After two successful crewed test flights to a 50-mile-high space milestone, Virgin Galactic says it’s shifting its operations from California to New Mexico’s Spaceport America — lock, stock and spaceship.
Virgin Galactic’s billionaire founder, Richard Branson, made the announcement in Santa Fe today, in the company of New Mexico Gov. Michelle Lujan Grisham and other state dignitaries. The company said the transfer is beginning immediately and will continue over the summer, to minimize the disruption for the school-age children of employees.
More than 100 staff members are affected by the move, Virgin Galactic said in a news release.
The shift follows through on a promise that Virgin Galactic made more than a decade ago, in exchange for New Mexico’s pledge to put state funds toward a project that ended up costing more than $200 million.
“New Mexico delivered on its promise to build a world-first and world-class spaceport,” Branson said. “Today, I could not be more excited to announce, that in return, we are now ready to bring New Mexico a world-first, world-class spaceline. Virgin Galactic is coming home to New Mexico where together we will open space to change the world for good.”
Grisham called today’s announcement of the move “an incredibly exciting development for both our state’s economic future and the future of aerospace in general.”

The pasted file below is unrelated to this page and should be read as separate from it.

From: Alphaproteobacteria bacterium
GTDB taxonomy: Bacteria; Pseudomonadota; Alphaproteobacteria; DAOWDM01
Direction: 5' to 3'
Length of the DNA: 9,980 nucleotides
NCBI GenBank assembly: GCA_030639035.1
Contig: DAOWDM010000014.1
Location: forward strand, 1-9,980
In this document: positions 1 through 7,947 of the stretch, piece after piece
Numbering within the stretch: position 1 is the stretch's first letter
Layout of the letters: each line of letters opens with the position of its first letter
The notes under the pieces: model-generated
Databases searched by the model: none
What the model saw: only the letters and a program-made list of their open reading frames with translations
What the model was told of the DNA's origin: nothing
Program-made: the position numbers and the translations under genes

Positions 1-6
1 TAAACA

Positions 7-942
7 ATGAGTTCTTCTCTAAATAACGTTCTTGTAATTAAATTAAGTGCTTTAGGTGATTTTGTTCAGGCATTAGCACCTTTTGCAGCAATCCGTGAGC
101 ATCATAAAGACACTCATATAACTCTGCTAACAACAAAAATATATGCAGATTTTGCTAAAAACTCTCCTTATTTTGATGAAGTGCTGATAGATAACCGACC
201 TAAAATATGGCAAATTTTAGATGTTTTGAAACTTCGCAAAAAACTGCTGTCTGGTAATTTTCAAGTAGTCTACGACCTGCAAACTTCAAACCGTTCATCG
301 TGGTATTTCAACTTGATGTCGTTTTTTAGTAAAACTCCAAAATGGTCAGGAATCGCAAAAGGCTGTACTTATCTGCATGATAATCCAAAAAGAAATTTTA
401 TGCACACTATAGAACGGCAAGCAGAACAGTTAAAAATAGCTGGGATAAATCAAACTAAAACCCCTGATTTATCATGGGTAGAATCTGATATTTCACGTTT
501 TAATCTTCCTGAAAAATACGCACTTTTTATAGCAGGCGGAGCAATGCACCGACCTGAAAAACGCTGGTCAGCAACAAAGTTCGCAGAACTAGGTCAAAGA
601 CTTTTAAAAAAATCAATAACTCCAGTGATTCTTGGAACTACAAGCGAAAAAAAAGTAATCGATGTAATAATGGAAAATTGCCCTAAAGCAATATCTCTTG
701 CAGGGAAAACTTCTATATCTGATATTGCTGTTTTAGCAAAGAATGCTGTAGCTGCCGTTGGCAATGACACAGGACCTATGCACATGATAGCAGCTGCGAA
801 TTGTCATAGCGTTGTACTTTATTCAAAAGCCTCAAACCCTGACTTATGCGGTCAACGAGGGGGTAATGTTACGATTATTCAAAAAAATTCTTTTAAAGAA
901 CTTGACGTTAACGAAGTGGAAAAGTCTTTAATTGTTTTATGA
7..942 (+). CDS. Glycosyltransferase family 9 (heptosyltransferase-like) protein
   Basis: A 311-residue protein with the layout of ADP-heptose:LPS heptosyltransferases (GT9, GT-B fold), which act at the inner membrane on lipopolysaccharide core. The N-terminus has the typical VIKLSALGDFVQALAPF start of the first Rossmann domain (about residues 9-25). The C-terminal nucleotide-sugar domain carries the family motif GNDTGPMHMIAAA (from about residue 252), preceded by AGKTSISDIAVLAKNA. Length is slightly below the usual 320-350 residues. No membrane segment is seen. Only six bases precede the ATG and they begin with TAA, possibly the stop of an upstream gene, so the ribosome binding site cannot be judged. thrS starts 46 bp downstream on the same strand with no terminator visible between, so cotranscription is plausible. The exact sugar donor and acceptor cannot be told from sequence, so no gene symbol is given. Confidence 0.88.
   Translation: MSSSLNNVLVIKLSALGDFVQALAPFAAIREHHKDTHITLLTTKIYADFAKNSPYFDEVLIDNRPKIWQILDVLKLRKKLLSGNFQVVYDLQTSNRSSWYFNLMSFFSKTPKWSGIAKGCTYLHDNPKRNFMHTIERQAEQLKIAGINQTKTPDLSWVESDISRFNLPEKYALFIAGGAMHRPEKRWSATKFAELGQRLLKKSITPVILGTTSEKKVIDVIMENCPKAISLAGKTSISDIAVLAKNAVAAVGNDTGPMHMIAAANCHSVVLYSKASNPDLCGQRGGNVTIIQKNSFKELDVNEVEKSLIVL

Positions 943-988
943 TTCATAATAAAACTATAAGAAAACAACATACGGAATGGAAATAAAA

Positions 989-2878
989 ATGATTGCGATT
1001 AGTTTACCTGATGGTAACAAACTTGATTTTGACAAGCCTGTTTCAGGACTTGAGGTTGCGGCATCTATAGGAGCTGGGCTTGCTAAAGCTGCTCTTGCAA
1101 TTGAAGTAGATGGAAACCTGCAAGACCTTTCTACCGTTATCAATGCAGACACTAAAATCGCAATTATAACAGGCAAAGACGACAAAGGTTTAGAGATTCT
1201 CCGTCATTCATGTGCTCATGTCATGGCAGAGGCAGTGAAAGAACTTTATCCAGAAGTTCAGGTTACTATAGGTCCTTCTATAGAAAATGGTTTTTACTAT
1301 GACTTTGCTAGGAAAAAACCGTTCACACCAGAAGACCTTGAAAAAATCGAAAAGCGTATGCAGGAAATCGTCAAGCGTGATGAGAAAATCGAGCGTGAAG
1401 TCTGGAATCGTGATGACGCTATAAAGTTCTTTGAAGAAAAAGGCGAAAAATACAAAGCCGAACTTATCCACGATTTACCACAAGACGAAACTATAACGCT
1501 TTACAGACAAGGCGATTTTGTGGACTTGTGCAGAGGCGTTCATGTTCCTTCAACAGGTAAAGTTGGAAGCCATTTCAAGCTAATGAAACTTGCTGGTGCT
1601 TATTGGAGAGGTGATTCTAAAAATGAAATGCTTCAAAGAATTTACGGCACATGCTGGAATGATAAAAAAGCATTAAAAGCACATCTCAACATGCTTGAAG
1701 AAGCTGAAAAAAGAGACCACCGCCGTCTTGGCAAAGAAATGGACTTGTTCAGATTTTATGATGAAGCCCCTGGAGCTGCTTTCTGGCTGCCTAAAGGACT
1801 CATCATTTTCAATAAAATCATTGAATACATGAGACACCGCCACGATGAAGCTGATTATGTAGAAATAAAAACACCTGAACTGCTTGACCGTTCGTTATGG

“With these workers here and with these plans firmly in place, I’m certain New Mexico will serve as the launchpad for the rapid industry growth we’ve been expecting for so many years,” she said. “Today marks the beginning of the next chapter of aerospace in New Mexico.”
Virgin Galactic has been conducting flight tests of its WhiteKnightTwo carrier airplane and SpaceShipTwo rocket plane at California’s Mojave Air and Space Port since 2008. The program went through a tragic setback in 2014 when the first SpaceShipTwo broke up during a test flight, killing one of the pilots and seriously injuring the other. But it hit its goal last December when test pilots rocketed beyond the 50-mile altitude mark and earned their astronaut wings.
A follow-up flight sent two other pilots and Virgin crew member Beth Moses to astronaut-worthy altitudes in February.
Now SpaceShipTwo crew members will start calling New Mexico their home. But Virgin Galactic’s sister manufacturing venture, The Spaceship Company, will remain in Mojave to manufacture more WhiteKnightTwo and SpaceShipTwo planes. As a parting gift, TSC will finish out the cabin interior of VSS Unity, the SpaceShipTwo plane that’s been used for testing.
About 700 would-be fliers have paid as much as $250,000 to reserve a ride on SpaceShipTwo. The shift to New Mexico serves as a signal that passenger flights are on track to begin later this year..For what it’s worth, Branson has said he wants to fly on July 16, the 50th anniversary of the Apollo 11 moon mission’s liftoff.